War of the Rebellion: Serial 002 Page 0661 Chapter IX. CORRESPONDENCE,ETC.-UNION.

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On Monday morning I hope to have about fourteen regiments in and in advance of Hagerstown. I asked this morning by telegraph for the Second Infantry, which newspaper report placed at Pittsburgh. My design was to unite it to a brigade of volunteers, to command of which Colonel Miles would be assigned, thus having two brigades under experienced officers of the Regular Army. The information I have received leads me to believe a desperate resistance will be offered at Harper's Ferry.

I am, sir, very respectfully, your obedient servant,


Major-General, Commanding.

9 P. M.

P. S.-I have just received your telegram of this date, and shall await the receipt of instructions.



Chambersburg, Pa., June 4, 1861.

[Colonel TOWNSEND:]

COLONEL: The last paragraph in the general's letter [next preceding] refers to this, that at night the sound of the hammer is heard breaking stone on the Maryland Heights, the ax felling trees. Evidently a block-house is going up. No one can get near enough to see, and no one is permitted to come here all the way from there. Their informers only go part way. No guns have been placed on this side, unless they are light field pieces, and taken up in wagons. The Virginia side of the Shenandoah is armed, and the guns are iron and long-probably 32 or 24 pounders. Squadrons of cavalry roam the Virginia shore, oppressing people and pressing them into service. Our volunteers are as green as green can be. Marching is their forte, if they have a drum or a band. They cannot form a square yet of those I have seen, yet they think themselves perfect. As the General has just said he would send one or two batteries here, the general will do nothing about getting the field artillery from Harrisburg, though ammunition will be called here, which will be available for the two field batteries if they come. If they do not come, we can get those guns and plant them. We are working like bees.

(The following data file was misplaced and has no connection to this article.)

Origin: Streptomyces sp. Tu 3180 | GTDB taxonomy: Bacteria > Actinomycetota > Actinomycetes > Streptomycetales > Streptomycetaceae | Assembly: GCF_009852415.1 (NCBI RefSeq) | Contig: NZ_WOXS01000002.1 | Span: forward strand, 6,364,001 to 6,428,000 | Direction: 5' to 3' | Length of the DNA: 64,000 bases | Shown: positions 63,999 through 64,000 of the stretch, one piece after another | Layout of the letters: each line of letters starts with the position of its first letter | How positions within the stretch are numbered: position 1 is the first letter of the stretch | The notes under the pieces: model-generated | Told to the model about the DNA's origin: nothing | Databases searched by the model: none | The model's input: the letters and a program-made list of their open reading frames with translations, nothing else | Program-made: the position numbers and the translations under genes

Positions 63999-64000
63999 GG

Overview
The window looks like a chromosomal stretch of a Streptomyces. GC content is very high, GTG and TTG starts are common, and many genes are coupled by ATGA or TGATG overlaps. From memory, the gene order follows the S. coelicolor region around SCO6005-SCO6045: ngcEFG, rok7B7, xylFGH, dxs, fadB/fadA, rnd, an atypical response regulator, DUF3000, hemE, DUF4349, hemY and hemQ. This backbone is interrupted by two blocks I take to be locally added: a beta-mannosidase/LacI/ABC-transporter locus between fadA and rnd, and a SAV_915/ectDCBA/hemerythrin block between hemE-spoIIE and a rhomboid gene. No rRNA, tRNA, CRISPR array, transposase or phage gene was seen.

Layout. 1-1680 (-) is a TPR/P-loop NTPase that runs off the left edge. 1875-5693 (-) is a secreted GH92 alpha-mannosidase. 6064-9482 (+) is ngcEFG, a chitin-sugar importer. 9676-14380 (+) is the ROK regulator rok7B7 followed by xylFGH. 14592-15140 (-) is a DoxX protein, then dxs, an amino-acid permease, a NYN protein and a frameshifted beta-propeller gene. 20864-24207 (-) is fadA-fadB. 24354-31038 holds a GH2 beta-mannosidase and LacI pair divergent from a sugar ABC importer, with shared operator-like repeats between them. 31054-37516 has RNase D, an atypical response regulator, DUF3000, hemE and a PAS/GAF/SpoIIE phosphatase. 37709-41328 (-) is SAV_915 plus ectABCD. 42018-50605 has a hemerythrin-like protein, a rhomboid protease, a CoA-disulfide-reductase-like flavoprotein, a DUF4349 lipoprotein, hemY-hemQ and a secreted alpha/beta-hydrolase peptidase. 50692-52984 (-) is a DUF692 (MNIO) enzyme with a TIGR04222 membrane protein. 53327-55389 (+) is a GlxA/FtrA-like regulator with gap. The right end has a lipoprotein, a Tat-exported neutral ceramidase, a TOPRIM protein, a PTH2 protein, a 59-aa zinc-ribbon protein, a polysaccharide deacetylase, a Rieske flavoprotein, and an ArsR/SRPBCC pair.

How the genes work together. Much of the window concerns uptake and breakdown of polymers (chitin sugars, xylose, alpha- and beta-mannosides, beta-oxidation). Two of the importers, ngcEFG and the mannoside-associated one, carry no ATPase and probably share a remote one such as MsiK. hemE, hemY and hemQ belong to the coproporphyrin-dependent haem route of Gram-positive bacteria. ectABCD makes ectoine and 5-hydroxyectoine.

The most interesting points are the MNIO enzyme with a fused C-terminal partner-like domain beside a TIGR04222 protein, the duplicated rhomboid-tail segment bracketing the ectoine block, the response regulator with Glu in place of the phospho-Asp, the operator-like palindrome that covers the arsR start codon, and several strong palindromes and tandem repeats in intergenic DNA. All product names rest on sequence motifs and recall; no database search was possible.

Yours, truly,


WAR DEPARTMENT, June 3, 1861.

Governor BUCKINGHAM, Norwich, Conn.:

Send on to this place your three years' regiments as soon as organized. Report when.


Secretary of War.

(Similar dispatches to governors of Maine, Michigan, New Hampshire, New Jersey, and Wisconsin.)

CHAMBERSBURG, PA., June 3, 1861.

To the United States Troops of this Department:

The restraint which has necessarily been imposed upon you, impatient